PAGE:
Money is power.
Love it or hate it, our society is driven by money. More specifically, society is driven by convincing the public to buy your product. And with seemingly infinite products it’s hard to judge where it is best to spend your money. Enter the industry of criticism, which ironically is another group offering a product for people to consume. But commentary on the capitalist machine as a whole isn’t what this is about, so I digress.
In entertainment specifically, product evaluation can make or break you. One’s book, video game, television show, film, broadway show, or art medium of choice will live or die by the words of a professional critic. When it comes down to spending time and money on recreation, the public holds the opinion of a critic in very high regard. I’ve personally gone to review sites and made purchasing decisions based on what big media companies like IGN, GameInformer, or GameSpot think.
It’s hard to ignore a platform that large when they’re the first page on google when I search for game reviews. It’s also easy to assume that because of their size, they employ an esteemed group of writers that have a controlled and tested way to review a game.
But they don’t.
It’s just one person at the company who plays a few dozen hours and slaps a number on a title. Sometimes it isn’t even that. Some companies will hire freelance writers to review games. I’m just as safe asking a buddy what he thought of the game. On top of the many review sites that are constantly obligated to give their review of a game once the embargo lifts, there are the keyboard warriors who leap to twitter or other social media platforms to scream their opinions.
I use the term “opinion” loosely, because as of late there seem to be only one of two opinions.
Either god-tier amazing or utter shit.
When you yourself want to do some research on a game or any other medium for that matter before you spend your hard earned money on it, you have to wade through a mile long swamp of other people’s opinions before you reach your own. It’s very rare you come out the other side without some mud on you.
I myself have struggled greatly with this. Mass Effect: Andromeda released on March 21st. Gamers everywhere were up in arms over the “mediocrity”.
“The facial animations are PS2 quality. The voice acting is so hollow. The main characters extremely mundane. The developers are Bioware’s B Team.” The complaints go on and on and it’s impossible to even google the game without seeing an article or tweet crucifying the game.
As an avid fan of the Mass Effect series, I told myself I wasn’t going to listen to the opinions of the masses. I talked with my friends about my plans. “I’m excited for the game, and I’m not going to let anyone else’s thoughts sway my actions.” As I said earlier, even trying to find some gameplay of the game, I had to scroll though dozens of articles talking about the mediocrity of the game. No article on it’s own affected me greatly, but it was a slow burn. Like a thousand paper cuts. One by itself didn’t hurt so bad, but all together it’s fatal. So little by little, I talked myself out of buying Mass Effect: Andromeda.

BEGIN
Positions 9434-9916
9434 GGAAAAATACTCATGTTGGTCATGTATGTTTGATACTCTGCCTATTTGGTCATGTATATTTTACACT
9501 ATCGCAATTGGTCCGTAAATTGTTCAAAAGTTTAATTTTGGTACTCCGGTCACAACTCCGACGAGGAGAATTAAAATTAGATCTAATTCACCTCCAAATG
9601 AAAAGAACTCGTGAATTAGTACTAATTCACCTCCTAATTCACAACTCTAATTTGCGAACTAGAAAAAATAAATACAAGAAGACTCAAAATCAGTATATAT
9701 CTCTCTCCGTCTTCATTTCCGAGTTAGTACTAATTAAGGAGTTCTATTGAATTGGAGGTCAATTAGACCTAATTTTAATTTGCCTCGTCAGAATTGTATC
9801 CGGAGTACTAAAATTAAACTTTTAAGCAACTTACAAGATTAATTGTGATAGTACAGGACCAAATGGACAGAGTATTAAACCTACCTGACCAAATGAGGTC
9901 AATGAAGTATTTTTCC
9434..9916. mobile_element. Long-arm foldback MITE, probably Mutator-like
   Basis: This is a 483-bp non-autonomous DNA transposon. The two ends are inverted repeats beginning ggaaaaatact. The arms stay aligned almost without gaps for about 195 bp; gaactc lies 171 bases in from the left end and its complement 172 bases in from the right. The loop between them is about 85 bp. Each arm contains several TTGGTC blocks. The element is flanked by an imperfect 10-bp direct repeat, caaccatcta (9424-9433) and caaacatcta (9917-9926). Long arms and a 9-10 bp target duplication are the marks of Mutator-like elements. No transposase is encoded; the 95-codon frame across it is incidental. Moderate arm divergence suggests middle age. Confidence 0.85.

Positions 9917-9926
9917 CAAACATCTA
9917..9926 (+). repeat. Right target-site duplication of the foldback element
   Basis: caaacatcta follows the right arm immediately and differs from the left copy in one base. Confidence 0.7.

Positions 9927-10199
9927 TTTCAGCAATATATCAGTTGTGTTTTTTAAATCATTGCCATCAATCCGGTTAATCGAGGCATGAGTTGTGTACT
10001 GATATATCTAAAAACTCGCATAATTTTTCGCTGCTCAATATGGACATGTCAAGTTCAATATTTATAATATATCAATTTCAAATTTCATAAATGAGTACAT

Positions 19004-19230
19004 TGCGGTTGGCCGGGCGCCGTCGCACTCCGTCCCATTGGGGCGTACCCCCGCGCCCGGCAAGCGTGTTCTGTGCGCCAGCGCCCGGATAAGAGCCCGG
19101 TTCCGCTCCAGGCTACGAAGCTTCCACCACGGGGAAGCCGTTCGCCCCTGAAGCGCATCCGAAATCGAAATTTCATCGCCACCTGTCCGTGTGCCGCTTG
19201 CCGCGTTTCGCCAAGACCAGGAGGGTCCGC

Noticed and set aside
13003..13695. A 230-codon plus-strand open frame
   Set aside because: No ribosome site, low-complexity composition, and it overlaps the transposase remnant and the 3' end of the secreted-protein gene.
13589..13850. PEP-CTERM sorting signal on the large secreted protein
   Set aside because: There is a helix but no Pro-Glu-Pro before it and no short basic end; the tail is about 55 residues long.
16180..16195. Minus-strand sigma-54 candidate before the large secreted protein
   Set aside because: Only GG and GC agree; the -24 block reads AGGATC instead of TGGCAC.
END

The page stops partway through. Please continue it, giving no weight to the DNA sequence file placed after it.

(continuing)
Instead of wasting my money by paying full price on what was sure to be the worst game of the decade, I rented it for $5. The money wasn’t the issue, but I still had to invest my time in what was sure to be a travesty of a video game. Much to my surprise, the game was pretty fun. Yes, the criticisms were valid. It certainly isn’t a perfect game, but I had a lot of fun with it!
My musings over the validity of the collective internet voice were correct. I wonder now how many games, movies, books, or other pieces of entertainment I’ve missed out on just because of an unsavory opinion. Even my own favorite game of all time, Kingdom Hearts 2, stands at a 7.6 out of 10 on IGN. It is a fact that many people see anything below an 8 out of 10 as a waste of time. What if I had missed out on Kingdom Hearts 2 because I saw that dreaded score below an 8 and moved on? I’m almost certain there are hundreds of games and movies I’ve skipped because they didn’t get an arbitrary “good” score.
It is absolutely ridiculous in the way movies, television, and games are reviewed when compared to other works of art. I lay awake at night wondering where the Mona Lisa falls on a scale out of 10.
I’m not trying to make an argument that art shouldn’t be criticized. It most certainly should. Art in all forms is subjective, and people have the right to do research to find if they’ll enjoy the art before spending time and money on it. The subjectivity of the matter is also precisely why it’s wise to take a grain of salt with a review. When a reviewer puts down into words what he/she thinks of a work, they’re tapping into all their life experience. Every bias they have reflects directly into that review. A bias that you may or may not share. They may bring up pain points of a game that are certainly valid. While some might not be.
My point is, don’t let group think on the internet deter you from getting excited about a game. Of course it is responsible to do your research beforehand. I’m not trying to demonize the critique process. It would be irresponsible for me personally to purchase a game from a new franchise that I know nothing about. However, if you’re excited for the upcoming game of a new series, don’t let hoards of trolls or a few bad high profile reviews tell you how to feel about every aspect of the game.
In the end it’s your decision, and no one else’s.